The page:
Pineville arts center needs a new home
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Friday, Dec. 13, 2013

Pineville arts center needs a new home

With a purchase offer made for one of Pineville’s historic buildings, local artists may no longer have a home downtown.

The Civic and Cultural Arts Center has called 316 Main St. home since 2009.

Founded in 2008, the nonprofit center started with the mission of being a “regional service and supplier for the performing and visual arts, craftsmen, musicians and creative writers, as well as a hub of activity for community service organizations, educational outreach programs and a cultural showplace,” according to the organization.

The group provides regular art classes and also hosts art shows.

But a year ago, the Charlotte-Mecklenburg Historic Landmarks Commission, which owns the building, put the 2,648-square-foot property on the market.

Dan Morrill, consulting director for the landmarks commission, said the organization does not like to hold onto real estate for long; still, he said, the commission does put restrictive covenants on buildings to make sure they’re protected.

Around Thanksgiving, the Historic Landmarks Commission received an offer for the building fromWilliam DeNicola. The commission counter-offered in early December, and the negotiations continue, said Morrill.

Morrill said DeNicola plans to put a combination antique store and furniture-refinishing business in the building.

“That puts pressure on the CCAC to find a location, and find a location quickly,” said Pineville administrator Haynes Brigman. “They also are coming from the standpoint that they want to find something that’s permanent and stable for them instead of moving around and being in that gray area.”

Morrill said the commission had been open to the idea of the arts organization purchasing the building, but ultimately the group “didn’t have the resources.”

“Our purpose is preservation, and we have a serious offer on the table and we need to consider it,” said Morrill. “We’d certainly give full notice to CCAC to vacate. We don’t want them to feel in any way pressured, but they’ve known for some time the building was for sale.”

The Civic and Cultural Arts Center faces a decision. Executive Director Lee Baumgarten told Pineville council members at their Dec. 10 meeting that he does not believe the current facility allows for future growth.

Already, he said, the space is cramped because it only has one main room used for art shows and classes. There is very little room in the building for administrative work, he said.

“I don’t think the space is large enough for us to grow into,” said Baumgarten. “I think it’s conducive for us to grow out of.”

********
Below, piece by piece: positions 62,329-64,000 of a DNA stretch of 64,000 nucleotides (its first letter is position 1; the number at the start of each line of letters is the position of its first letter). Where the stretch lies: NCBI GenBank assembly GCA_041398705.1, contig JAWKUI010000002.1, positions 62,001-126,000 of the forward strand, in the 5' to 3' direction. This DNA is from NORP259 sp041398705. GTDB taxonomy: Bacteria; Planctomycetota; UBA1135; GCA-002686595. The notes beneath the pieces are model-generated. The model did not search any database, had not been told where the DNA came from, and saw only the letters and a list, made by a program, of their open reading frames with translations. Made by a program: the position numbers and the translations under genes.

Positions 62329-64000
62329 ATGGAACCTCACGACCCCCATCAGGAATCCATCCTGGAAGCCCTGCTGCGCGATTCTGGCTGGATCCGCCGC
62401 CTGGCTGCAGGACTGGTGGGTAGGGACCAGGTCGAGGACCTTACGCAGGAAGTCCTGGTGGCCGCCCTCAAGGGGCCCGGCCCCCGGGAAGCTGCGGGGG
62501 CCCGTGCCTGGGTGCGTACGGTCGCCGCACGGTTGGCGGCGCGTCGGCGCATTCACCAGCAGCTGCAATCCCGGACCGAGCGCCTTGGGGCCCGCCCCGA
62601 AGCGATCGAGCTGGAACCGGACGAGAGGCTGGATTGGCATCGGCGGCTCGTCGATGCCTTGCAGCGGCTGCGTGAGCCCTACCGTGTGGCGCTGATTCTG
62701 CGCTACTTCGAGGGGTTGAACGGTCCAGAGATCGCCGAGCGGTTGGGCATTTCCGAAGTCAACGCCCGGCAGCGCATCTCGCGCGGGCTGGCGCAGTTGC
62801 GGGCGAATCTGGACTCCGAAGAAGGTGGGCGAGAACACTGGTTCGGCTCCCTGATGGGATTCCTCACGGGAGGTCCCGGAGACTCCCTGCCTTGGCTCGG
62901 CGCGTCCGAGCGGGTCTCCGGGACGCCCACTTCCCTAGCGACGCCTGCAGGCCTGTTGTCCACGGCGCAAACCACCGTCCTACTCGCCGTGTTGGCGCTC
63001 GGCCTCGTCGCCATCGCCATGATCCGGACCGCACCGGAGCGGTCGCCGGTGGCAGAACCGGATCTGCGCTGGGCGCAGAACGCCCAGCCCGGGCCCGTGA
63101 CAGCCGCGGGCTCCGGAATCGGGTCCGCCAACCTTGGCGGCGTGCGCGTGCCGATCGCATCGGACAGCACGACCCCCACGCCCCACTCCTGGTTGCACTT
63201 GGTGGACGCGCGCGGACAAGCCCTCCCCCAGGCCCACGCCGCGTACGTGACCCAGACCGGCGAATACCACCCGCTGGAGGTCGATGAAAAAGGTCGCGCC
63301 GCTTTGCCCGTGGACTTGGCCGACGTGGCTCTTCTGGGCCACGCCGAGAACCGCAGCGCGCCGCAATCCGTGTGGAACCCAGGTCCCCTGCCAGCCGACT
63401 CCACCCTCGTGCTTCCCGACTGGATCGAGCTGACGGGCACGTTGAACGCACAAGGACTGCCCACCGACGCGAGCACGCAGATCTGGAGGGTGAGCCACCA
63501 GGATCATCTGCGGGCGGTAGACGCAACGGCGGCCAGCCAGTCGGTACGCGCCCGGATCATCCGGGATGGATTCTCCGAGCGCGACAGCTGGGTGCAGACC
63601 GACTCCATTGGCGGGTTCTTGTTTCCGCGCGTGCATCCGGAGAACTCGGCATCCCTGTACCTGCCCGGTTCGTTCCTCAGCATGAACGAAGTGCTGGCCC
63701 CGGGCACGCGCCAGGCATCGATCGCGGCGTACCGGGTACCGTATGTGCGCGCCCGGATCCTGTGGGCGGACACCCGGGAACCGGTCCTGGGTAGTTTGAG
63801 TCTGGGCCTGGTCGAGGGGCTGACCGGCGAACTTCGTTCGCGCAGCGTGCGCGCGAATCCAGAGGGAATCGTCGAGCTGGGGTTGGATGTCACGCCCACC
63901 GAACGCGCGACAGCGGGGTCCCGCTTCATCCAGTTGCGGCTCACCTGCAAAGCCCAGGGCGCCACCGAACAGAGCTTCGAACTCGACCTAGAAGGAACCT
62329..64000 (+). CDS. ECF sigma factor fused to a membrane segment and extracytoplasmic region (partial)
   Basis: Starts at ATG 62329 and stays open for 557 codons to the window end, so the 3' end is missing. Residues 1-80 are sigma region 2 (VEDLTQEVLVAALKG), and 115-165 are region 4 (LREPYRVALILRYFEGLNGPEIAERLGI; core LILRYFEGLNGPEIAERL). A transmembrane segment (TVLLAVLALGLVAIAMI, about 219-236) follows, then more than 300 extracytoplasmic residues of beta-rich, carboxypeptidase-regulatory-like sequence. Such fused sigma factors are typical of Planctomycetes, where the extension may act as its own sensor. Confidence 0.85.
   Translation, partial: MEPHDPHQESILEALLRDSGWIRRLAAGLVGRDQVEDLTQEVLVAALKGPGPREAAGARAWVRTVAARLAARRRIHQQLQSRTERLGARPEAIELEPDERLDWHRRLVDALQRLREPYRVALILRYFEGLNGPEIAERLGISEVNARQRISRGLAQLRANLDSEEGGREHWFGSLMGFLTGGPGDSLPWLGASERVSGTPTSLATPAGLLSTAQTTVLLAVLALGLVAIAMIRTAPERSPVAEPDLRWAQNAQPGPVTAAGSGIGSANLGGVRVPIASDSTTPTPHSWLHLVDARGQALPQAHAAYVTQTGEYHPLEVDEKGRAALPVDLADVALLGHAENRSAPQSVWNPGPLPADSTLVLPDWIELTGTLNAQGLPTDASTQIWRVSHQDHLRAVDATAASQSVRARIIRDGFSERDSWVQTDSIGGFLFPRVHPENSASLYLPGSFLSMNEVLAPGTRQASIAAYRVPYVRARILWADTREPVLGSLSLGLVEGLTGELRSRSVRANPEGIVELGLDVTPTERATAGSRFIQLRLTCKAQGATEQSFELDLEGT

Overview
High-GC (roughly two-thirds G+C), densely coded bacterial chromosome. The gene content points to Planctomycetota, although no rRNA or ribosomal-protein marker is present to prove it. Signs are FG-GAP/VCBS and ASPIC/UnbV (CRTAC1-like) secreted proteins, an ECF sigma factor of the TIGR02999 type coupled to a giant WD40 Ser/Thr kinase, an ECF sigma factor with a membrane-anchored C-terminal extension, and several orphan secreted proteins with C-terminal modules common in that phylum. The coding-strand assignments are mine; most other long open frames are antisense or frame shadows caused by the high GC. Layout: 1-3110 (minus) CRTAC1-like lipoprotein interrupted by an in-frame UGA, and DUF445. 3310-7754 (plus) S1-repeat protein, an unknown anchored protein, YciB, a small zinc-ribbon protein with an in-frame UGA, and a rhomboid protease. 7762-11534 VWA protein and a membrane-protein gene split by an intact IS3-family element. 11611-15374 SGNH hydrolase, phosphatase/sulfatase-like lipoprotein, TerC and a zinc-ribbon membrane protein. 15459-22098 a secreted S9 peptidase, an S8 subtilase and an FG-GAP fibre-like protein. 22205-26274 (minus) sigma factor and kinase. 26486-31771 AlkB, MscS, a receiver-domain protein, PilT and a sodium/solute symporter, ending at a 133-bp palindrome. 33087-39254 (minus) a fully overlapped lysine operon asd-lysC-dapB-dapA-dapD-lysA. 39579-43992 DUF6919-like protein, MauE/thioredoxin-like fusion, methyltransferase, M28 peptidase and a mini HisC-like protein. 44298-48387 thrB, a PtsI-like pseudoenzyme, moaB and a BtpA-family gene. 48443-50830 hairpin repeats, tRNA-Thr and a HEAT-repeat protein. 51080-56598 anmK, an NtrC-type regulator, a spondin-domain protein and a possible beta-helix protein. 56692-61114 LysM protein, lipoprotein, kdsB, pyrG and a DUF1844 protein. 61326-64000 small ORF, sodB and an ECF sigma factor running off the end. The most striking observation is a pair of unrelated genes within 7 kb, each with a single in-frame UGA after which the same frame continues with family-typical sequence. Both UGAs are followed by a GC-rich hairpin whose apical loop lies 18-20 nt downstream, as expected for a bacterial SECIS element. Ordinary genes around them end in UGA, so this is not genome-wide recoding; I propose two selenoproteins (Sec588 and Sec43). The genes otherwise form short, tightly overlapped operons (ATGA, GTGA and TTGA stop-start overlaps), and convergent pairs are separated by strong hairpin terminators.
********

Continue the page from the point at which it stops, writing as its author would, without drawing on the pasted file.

Although some council members have said they would not support the town purchasing the building for the arts organization, town staff has offered the Civic and Cultural Arts Center the use of two vacant houses on Dover Street that Pineville owns, said Brigman. Both would require renovations.

But as staff and officials acknowledged, both houses would be only short-term solutions, because the arts organization likely would outgrow them quickly.

“It is going to be a Band-Aid,” said Mayor Pro Tem Melissa Rogers Davis.

Baumgarten said he expects to need 8,000 square feet of space for the center in the next couple of years.

Council member Les Gladden said that if the organization is going to move into a larger facility, he wants to see more diversity in the programming. “Lee is very good at what he does, but there are many more elements of cultural and civic arts that we’re not even touching,” said Gladden.

Baumgarten said that, regardless of where they move next, it’s especially important the center has a permanent location somewhere, or people may start to forget about the Civic and Cultural Arts Center.

“It worries me, because once you lose that momentum, you somewhat lose your following and maybe lose your support,” he said.

Brigman said staff is compiling options for the center’s next location.

“We need to make sure the space works for them,” Brigman said to council members Dec. 10. “We need to make sure we don’t spend $14,000 to up-fit a home that might not be the best for their purposes.”

Brigman will present the findings to council and Baumgarten during the Jan. 14 meeting.

Arriero: 704-358-5945; Twitter: @earriero

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